You went into these interviews with American values, listening to these people talk about their own cultural script. Was it hard to understand where they were coming from?

I'm a journalist so I'm used to listening to a lot of people's different points of views, but there were definitely times when I thought, now you've gone too far. For instance, when I was in Indonesia I went to this town in the middle of the island of Java and met this foreign man who was Italian-Brazilian and had moved to Indonesia, converted to Islam hastily, and within the space of a couple of years married four different women, had 12 children with them. And then he was also having extramarital affairs because of the stress of all these young wives demanding things from him. Then he hit on me, and my friend who was interpreting! It was almost comical. Needless to say we said no.

I got the impression that oftentimes when you were talking to men, they took it as if you were almost propositioning them.

Sometimes people were very suspicious; they just assumed that if I was researching this topic it was something that I was interested in myself. One of the most embarrassing moments was not when I was in an exotic country, but interviewing these women in their 70s in retirement communities in Palm Beach. They all had had extramarital affairs and they were delighted to tell me about them. It was some of the best times of their lives. A lot of them married their affair partners and they felt none of the contemporary shame that we feel about cheating. This one woman, and this is not a woman you can exactly imagine in a sexual way, was describing to me how she used to perform oral sex on the guy she was having an affair with in cars in New York City after they would come out of nightclubs. It was like watching your grandmother talk about sex. It was very "Golden Girls."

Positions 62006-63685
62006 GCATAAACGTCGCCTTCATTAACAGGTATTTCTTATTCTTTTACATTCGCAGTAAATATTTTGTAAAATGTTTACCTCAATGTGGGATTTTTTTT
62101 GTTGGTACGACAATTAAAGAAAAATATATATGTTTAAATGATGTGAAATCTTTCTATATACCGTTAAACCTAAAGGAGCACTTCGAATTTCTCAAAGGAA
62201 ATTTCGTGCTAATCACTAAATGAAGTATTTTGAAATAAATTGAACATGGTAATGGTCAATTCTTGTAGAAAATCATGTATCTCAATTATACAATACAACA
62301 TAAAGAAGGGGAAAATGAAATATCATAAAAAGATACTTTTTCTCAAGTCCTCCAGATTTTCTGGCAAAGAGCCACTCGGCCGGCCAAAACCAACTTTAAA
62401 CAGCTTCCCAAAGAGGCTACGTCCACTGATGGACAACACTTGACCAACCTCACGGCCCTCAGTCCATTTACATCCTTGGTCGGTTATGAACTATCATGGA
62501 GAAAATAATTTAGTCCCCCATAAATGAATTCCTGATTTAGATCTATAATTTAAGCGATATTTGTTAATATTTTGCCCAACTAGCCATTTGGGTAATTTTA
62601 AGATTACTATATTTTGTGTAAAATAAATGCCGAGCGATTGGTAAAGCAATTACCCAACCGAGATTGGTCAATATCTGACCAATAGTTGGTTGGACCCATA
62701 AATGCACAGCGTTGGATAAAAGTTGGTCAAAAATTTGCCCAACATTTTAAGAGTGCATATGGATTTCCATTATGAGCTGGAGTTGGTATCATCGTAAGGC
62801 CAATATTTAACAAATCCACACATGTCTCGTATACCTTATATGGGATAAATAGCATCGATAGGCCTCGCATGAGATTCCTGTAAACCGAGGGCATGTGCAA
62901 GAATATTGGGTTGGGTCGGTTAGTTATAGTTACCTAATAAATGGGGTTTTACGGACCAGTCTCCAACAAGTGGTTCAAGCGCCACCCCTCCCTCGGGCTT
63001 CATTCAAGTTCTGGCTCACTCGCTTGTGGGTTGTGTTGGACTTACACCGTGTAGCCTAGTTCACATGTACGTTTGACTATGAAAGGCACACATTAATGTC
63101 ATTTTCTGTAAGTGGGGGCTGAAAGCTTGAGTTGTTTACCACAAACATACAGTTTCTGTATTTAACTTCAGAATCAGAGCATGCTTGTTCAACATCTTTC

Then there were also these Hasidic guys. One guy took me aside and wanted to tell me all about the laws of adultery, and Jewish law, and at a certain point I realized that he was giving much more detail than was required in describing the sexual acts that were and were not permitted in the Talmud.

Was that an uncomfortable moment?